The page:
Working with parks and recreation, all parking lot landscaping is being upgraded to be more Florida-friendly. Irrigation of lawns and landscaping in Florida represents the single largest use of water from our municipal water supplies. This water use has seriously affected the aquifer, which is the source of our drinking water and water that supports Florida’s lovely springs and other ecosystems. In addition, fertilizers and pesticides used on lawns are major sources of pollution. Florida native plants require little irrigation or fertilizer and are typically very low maintenance.

EV Charging
Another sustainable initiative we are undertaking is to install electric vehicle (EV) charging stations in as many of our surface parking lots as feasible. We are currently in the process of installing dual-head, level two charging stations in seven of our surface parking lots. Earlier this year, the city installed South Florida’s first EV charging stations that are powered with wind turbines in our Mills Pond Park. These four new stations are certainly noticed and used, and the wind turbines can be seen from I-95. (An EV charging station that was installed as part of the 2013 IPI Conference & Expo is still in constant use at City Hall.)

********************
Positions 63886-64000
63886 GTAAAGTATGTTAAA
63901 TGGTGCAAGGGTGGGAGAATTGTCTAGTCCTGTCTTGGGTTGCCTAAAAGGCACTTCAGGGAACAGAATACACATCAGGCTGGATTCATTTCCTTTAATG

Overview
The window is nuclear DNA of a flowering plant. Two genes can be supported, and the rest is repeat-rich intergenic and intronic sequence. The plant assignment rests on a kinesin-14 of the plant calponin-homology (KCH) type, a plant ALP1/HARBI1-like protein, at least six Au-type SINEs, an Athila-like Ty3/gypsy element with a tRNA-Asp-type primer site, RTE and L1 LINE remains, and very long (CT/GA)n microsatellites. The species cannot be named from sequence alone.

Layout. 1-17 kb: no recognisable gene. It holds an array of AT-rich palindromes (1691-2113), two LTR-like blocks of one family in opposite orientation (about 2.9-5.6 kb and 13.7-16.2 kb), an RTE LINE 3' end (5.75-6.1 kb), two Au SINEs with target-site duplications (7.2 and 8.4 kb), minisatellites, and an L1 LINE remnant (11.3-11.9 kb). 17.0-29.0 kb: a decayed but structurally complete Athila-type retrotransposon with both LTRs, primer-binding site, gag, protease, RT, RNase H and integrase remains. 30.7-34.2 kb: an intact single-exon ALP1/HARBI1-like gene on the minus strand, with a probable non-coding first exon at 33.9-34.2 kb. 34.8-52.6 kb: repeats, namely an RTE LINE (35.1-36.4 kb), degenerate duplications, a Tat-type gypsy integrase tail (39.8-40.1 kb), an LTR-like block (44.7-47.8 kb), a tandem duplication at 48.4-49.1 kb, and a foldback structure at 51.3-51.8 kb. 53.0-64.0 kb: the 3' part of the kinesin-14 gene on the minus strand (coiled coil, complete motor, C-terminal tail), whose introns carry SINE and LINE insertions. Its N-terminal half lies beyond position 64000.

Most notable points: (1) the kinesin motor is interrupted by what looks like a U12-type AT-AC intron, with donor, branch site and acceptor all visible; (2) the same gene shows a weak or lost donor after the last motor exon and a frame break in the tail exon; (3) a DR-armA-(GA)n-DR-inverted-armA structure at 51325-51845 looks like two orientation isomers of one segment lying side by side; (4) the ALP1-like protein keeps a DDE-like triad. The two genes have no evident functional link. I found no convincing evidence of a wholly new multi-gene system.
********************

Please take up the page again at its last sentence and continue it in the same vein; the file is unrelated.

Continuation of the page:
In October 2013, working in conjunction with Titan America, the city completed a demo installation of PaveDrain® at the City Hall parking lot. PaveDrain® is a permeable articulating concrete block pavement system, uniquely designed to mitigate stormwater flooding and to increase low-impact development (LID). It is an excellent product for South Florida because it allows stormwater to infiltrate naturally back into the aquifer, eliminating the need for underground stormwater systems and/or retention ponds.

One year later, the product is holding up extremely well and has generated a tremendous amount of interest. Plans are in the works to install this product at another of the city’s surface parking lots.